An international research team has developed a new type of solar cell that can both withstand environmental hazards and has power conversion efficiency of 26.7%.
Researchers have improved the performance and safety of lithium-ion batteries, increasing not only the battery's voltage delivery but also its ability to suppress dangerous conditions.
Scientists have revealed how the thermoelectric effect, or converting temperature differences into electricity, can be optimally used to power small, flexible devices.
Researchers have detailed the use of soft and flexible materials to ultrasonically charge bioelectronic implants, reducing the need for surgical treatment.
Researchers made a tweak to the part of the battery called the separator, so that it slows down the flow of energy (and thus heat) that builds up inside the battery when it short circuits.
Organic electrode materials are considered to be extremely promising materials for sustainable batteries with high power capabilities.
Russian researchers have described a way to increase the sensitivity of biological detectors (biosensors) to the point where they can be used in mobile and wearable devices.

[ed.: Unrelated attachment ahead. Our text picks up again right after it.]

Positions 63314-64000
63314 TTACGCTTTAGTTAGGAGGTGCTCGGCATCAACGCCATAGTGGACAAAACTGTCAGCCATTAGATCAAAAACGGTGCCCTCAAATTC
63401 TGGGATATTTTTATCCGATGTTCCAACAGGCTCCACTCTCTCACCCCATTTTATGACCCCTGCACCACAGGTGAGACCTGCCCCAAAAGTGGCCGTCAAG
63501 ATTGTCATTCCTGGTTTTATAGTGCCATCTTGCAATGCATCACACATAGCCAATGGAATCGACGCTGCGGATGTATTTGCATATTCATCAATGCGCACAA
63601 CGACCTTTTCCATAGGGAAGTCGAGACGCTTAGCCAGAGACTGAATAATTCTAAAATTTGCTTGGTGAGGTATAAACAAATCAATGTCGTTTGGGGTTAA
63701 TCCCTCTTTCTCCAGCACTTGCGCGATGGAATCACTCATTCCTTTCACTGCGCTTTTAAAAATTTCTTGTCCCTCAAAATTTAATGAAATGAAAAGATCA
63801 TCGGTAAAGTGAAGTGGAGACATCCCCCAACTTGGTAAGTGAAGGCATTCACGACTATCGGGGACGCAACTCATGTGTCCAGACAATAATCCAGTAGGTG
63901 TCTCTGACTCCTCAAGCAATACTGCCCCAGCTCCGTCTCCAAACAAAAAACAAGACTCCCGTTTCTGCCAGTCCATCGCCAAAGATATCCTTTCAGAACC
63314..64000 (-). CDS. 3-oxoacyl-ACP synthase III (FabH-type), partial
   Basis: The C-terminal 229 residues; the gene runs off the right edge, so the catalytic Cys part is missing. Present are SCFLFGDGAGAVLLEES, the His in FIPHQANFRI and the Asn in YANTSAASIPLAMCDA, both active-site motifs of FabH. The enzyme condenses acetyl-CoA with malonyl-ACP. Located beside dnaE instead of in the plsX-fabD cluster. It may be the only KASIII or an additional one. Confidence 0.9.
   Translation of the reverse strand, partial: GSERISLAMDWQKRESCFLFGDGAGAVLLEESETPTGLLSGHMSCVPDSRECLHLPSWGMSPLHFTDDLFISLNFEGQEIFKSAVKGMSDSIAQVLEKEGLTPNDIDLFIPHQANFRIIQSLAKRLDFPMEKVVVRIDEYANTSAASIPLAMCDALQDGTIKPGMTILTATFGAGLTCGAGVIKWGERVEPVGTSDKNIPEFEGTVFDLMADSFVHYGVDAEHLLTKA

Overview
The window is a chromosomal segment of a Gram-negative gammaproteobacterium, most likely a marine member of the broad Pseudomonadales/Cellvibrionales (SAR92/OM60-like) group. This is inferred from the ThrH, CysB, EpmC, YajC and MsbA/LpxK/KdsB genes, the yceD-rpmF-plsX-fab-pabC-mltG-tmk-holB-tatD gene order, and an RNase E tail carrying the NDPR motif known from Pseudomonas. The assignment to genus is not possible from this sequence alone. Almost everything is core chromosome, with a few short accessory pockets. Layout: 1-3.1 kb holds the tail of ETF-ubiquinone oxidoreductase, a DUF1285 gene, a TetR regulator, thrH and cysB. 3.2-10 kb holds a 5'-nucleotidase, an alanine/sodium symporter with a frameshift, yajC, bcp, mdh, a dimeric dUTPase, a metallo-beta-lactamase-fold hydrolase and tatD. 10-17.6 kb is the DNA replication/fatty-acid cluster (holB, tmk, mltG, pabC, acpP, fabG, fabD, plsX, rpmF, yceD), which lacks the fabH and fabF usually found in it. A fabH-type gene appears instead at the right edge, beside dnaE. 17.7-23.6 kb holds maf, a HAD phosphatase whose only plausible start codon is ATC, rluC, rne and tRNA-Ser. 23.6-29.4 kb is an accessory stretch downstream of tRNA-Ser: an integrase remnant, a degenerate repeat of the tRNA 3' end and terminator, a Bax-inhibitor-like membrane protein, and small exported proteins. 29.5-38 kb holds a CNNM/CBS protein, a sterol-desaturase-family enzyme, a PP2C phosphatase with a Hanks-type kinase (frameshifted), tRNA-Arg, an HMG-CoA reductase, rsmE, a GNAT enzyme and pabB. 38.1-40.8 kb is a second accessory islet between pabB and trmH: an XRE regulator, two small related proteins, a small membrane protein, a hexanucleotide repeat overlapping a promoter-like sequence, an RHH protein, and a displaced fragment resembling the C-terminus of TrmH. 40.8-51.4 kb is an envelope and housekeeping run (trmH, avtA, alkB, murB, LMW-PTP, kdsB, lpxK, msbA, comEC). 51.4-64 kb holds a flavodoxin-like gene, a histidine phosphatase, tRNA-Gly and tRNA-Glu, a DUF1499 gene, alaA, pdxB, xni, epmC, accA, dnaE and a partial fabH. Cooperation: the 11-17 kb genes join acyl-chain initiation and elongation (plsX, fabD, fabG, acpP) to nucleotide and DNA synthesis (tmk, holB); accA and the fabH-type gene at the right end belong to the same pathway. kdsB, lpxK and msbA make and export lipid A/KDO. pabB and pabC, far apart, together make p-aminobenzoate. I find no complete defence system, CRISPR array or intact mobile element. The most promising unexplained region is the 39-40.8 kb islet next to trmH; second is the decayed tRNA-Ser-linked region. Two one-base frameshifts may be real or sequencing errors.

Inverted perovskite solar cells can now achieve efficiencies close to that of their more conventional counterparts.
Researchers have developed a new type of battery that combines negative capacitance and negative resistance within the same cell, allowing the cell to self-charge without losing energy.
Japanese researchers have developed an energy-harvesting device that can convert environmental waste heat (such as that lost from the human body) into electricity.
Cybernet's medical-grade computers have always featured a housing with antimicrobial properties baked directly into the resin and now offer a fully antimicrobial touch glass as well, so the entire device is 100% protected against the formation of bacteria.
Researchers have developed a solar cell, made of the semiconductors perovskite and silicon, that converts 29.15% of the incident light into electrical energy — believed to be a world record.
Scientists have developed a nonflammable electrolyte for potassium and potassium-ion batteries, for applications in next-generation energy-storage systems beyond lithium technology.
Researchers are improving the performance of lithium–air batteries, bringing us closer to electric cars that can use oxygen to run longer before they need to recharge.